Indeed, palimpsest appropriation was an important tactic for student Mexico City throughout the 1970s and 80s, producing work specifically for urban
movement graphics. The graphics gestured to a wide array of images and slogans consumption-although not without new challenges. 6 While the student movement
from national and international revolutionary culture. 3 Portraits of Emiliano Zapata may not have fundamentally changed Mexico City's physical form, they did open
and Che Guevara, as well as contemporary political prisoner Demetrio Vallejo, up new lines of communication and hijack existing ones. There are many routes to
asserted a historical context for the movement's struggle and suggested that their ganar la calle. Q
grievances were immediate as well as long-standing.

Furthermore, Martinez also referred with his bayonetted dove to an anti-fascist photomontage by 4 The two best known examples are journalists Elena Poniatowska's Noche de Tlatelolco (1971) and
German artist John Heartfield that memorialized a police deadly attack on protestors at the League of filmmaker Jorge Fons's Rojo amanecer (1989).
Nations Palace in Geneva in 1932. 5 Grupo Mira, La grdjica del 68: homenaje al movimiento estudiantil (Mexico "City: Ediciones Zurda,
2 Pilar Garcia de Germenos and James Oles, Gritos desde el archivo: grabado polftico del Taller de 1982). See also Arnulfo Aquino and Jorge Perezvega eds., Imdgenes y sfmbolos del 68 (Mexico Cfty:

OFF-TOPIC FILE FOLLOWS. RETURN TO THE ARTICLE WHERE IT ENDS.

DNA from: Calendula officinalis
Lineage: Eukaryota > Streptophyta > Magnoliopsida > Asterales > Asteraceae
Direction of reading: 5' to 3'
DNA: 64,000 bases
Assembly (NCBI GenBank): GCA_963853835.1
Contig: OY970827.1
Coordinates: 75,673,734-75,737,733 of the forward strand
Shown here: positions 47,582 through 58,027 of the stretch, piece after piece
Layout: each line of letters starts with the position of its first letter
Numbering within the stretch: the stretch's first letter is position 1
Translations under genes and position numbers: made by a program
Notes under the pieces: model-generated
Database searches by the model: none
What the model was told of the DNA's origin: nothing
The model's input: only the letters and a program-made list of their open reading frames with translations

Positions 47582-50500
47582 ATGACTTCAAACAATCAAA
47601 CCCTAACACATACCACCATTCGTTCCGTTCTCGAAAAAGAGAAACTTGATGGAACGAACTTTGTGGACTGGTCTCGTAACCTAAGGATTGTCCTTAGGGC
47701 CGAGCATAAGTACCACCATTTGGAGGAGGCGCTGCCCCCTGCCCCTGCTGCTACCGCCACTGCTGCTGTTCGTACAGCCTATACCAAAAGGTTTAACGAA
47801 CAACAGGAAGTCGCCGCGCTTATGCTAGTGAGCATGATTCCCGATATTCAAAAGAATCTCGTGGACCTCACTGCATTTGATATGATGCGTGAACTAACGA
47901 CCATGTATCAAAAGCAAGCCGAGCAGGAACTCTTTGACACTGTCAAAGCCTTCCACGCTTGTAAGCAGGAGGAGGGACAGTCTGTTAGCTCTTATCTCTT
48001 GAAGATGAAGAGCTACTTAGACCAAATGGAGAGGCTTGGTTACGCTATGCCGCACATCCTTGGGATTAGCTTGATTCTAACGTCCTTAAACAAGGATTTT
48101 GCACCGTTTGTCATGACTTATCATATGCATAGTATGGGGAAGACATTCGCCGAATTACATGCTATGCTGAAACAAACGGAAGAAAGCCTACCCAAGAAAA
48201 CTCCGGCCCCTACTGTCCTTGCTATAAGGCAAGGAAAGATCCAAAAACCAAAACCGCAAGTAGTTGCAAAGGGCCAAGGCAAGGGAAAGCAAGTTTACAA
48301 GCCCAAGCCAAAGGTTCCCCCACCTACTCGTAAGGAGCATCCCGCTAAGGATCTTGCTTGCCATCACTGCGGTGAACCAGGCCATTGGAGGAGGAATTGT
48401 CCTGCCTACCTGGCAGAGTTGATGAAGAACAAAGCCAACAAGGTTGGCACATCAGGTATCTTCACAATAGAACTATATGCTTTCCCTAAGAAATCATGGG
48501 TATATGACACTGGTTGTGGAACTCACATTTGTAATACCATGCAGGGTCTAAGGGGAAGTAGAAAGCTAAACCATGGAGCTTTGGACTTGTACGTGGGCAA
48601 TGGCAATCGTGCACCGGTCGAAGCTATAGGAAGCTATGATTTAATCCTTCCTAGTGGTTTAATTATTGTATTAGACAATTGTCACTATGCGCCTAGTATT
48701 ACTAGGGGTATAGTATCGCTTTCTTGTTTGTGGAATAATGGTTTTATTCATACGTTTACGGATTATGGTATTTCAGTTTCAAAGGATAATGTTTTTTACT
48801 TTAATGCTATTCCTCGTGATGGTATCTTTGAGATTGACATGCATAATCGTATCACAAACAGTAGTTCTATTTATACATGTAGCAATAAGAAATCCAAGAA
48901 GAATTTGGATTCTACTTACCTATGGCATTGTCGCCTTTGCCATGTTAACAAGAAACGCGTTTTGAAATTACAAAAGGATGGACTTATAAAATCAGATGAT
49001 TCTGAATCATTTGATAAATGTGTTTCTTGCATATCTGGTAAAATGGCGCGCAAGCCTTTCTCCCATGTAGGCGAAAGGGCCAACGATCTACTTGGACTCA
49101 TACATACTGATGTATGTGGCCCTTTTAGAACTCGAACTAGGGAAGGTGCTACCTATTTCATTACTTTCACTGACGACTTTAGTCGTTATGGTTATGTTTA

Grdjica Popular, Colecci6n Academia de Artes (Mexico City: UNAM, 2008) UNAM, 2004). Several of these grupos or "groups" emerge in the 1970s, although only Mira emerged
3 As postcolonial theorist Homi Bhabha was argued, "mimicry is at once resemblance and menace." directly from the propaganda brigades.
In other words, in appropriating the visual language of the Mexico City Olympics the student movement 6 It was difficult to conjure utopias post-Tlatelolco. During the 1970s, in addition to urban art
located ambivalence and critique in its presumed universality and dominance of expression. Bhabha, "Of there were urban guerilla movements, which the state sought extinguish by engaging in a dirty war.
Mimicry and Man," in The Location of Culture (London: Routledge, 1994), 85-92. See Laura Castellanos, Mexico armada: 1943-1981 (Mexico City: Ediciones Era, 2007).